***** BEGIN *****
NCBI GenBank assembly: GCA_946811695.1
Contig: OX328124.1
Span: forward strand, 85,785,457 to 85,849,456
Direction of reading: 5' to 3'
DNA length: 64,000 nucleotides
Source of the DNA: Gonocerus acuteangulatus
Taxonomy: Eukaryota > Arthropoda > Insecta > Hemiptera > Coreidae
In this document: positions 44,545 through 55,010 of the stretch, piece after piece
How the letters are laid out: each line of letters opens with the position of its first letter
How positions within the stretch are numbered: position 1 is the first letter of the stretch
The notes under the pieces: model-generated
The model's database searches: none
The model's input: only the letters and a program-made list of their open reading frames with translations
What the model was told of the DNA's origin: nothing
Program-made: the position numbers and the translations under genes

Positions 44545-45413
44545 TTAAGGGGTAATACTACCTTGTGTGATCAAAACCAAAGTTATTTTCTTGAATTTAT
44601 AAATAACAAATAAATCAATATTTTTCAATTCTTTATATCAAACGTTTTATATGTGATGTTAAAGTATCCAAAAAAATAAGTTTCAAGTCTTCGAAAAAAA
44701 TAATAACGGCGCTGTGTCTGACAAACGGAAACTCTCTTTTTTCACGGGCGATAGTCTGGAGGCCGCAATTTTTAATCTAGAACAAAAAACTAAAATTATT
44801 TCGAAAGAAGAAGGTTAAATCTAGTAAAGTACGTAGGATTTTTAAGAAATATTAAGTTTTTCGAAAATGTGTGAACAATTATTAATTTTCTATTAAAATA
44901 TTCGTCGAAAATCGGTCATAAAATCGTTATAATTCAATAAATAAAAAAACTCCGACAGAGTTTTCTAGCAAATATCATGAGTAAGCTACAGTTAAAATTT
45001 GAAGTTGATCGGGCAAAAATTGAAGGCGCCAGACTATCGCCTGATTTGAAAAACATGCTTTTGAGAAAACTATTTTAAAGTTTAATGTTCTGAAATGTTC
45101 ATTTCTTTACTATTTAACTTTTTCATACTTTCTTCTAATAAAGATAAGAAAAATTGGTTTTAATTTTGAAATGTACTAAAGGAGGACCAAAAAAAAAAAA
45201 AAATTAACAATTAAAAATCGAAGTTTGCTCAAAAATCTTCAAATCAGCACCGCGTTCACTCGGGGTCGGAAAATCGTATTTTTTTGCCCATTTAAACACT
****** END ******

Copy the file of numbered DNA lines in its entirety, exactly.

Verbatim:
NCBI GenBank assembly: GCA_946811695.1
Contig: OX328124.1
Span: forward strand, 85,785,457 to 85,849,456
Direction of reading: 5' to 3'
DNA length: 64,000 nucleotides
Source of the DNA: Gonocerus acuteangulatus
Taxonomy: Eukaryota > Arthropoda > Insecta > Hemiptera > Coreidae
In this document: positions 44,545 through 55,010 of the stretch, piece after piece
How the letters are laid out: each line of letters opens with the position of its first letter
How positions within the stretch are numbered: position 1 is the first letter of the stretch
The notes under the pieces: model-generated
The model's database searches: none
The model's input: only the letters and a program-made list of their open reading frames with translations
What the model was told of the DNA's origin: nothing
Program-made: the position numbers and the translations under genes

Positions 44545-45413
44545 TTAAGGGGTAATACTACCTTGTGTGATCAAAACCAAAGTTATTTTCTTGAATTTAT
44601 AAATAACAAATAAATCAATATTTTTCAATTCTTTATATCAAACGTTTTATATGTGATGTTAAAGTATCCAAAAAAATAAGTTTCAAGTCTTCGAAAAAAA
44701 TAATAACGGCGCTGTGTCTGACAAACGGAAACTCTCTTTTTTCACGGGCGATAGTCTGGAGGCCGCAATTTTTAATCTAGAACAAAAAACTAAAATTATT
44801 TCGAAAGAAGAAGGTTAAATCTAGTAAAGTACGTAGGATTTTTAAGAAATATTAAGTTTTTCGAAAATGTGTGAACAATTATTAATTTTCTATTAAAATA
44901 TTCGTCGAAAATCGGTCATAAAATCGTTATAATTCAATAAATAAAAAAACTCCGACAGAGTTTTCTAGCAAATATCATGAGTAAGCTACAGTTAAAATTT
45001 GAAGTTGATCGGGCAAAAATTGAAGGCGCCAGACTATCGCCTGATTTGAAAAACATGCTTTTGAGAAAACTATTTTAAAGTTTAATGTTCTGAAATGTTC
45101 ATTTCTTTACTATTTAACTTTTTCATACTTTCTTCTAATAAAGATAAGAAAAATTGGTTTTAATTTTGAAATGTACTAAAGGAGGACCAAAAAAAAAAAA
45201 AAATTAACAATTAAAAATCGAAGTTTGCTCAAAAATCTTCAAATCAGCACCGCGTTCACTCGGGGTCGGAAAATCGTATTTTTTTGCCCATTTAAACACT